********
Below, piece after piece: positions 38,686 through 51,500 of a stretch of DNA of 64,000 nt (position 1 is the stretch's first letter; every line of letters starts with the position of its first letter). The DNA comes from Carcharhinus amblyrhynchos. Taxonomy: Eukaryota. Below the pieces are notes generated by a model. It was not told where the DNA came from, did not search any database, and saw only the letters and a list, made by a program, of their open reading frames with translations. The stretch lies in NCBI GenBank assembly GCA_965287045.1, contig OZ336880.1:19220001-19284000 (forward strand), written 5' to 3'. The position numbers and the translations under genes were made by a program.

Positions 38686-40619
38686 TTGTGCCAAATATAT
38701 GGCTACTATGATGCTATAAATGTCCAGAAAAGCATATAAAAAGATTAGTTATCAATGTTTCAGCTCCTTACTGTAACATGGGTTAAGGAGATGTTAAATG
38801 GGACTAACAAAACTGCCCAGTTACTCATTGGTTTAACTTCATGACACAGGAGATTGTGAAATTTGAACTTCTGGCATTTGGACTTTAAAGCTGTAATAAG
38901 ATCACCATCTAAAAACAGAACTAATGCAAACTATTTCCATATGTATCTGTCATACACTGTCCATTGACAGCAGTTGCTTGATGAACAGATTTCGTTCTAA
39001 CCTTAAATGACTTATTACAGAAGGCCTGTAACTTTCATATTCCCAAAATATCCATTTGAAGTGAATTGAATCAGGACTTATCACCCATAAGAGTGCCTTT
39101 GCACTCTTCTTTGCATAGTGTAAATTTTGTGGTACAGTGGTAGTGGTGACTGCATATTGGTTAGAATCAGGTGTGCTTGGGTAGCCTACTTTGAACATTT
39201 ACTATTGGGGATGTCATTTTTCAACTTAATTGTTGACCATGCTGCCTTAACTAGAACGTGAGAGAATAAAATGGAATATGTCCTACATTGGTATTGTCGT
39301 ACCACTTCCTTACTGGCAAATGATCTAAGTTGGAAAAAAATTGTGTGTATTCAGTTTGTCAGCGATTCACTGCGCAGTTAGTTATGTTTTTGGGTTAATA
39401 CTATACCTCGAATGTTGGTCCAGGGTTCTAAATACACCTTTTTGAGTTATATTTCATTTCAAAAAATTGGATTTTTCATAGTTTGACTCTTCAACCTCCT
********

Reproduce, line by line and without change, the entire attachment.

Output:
Below, piece after piece: positions 38,686 through 51,500 of a stretch of DNA of 64,000 nt (position 1 is the stretch's first letter; every line of letters starts with the position of its first letter). The DNA comes from Carcharhinus amblyrhynchos. Taxonomy: Eukaryota. Below the pieces are notes generated by a model. It was not told where the DNA came from, did not search any database, and saw only the letters and a list, made by a program, of their open reading frames with translations. The stretch lies in NCBI GenBank assembly GCA_965287045.1, contig OZ336880.1:19220001-19284000 (forward strand), written 5' to 3'. The position numbers and the translations under genes were made by a program.

Positions 38686-40619
38686 TTGTGCCAAATATAT
38701 GGCTACTATGATGCTATAAATGTCCAGAAAAGCATATAAAAAGATTAGTTATCAATGTTTCAGCTCCTTACTGTAACATGGGTTAAGGAGATGTTAAATG
38801 GGACTAACAAAACTGCCCAGTTACTCATTGGTTTAACTTCATGACACAGGAGATTGTGAAATTTGAACTTCTGGCATTTGGACTTTAAAGCTGTAATAAG
38901 ATCACCATCTAAAAACAGAACTAATGCAAACTATTTCCATATGTATCTGTCATACACTGTCCATTGACAGCAGTTGCTTGATGAACAGATTTCGTTCTAA
39001 CCTTAAATGACTTATTACAGAAGGCCTGTAACTTTCATATTCCCAAAATATCCATTTGAAGTGAATTGAATCAGGACTTATCACCCATAAGAGTGCCTTT
39101 GCACTCTTCTTTGCATAGTGTAAATTTTGTGGTACAGTGGTAGTGGTGACTGCATATTGGTTAGAATCAGGTGTGCTTGGGTAGCCTACTTTGAACATTT
39201 ACTATTGGGGATGTCATTTTTCAACTTAATTGTTGACCATGCTGCCTTAACTAGAACGTGAGAGAATAAAATGGAATATGTCCTACATTGGTATTGTCGT
39301 ACCACTTCCTTACTGGCAAATGATCTAAGTTGGAAAAAAATTGTGTGTATTCAGTTTGTCAGCGATTCACTGCGCAGTTAGTTATGTTTTTGGGTTAATA
39401 CTATACCTCGAATGTTGGTCCAGGGTTCTAAATACACCTTTTTGAGTTATATTTCATTTCAAAAAATTGGATTTTTCATAGTTTGACTCTTCAACCTCCT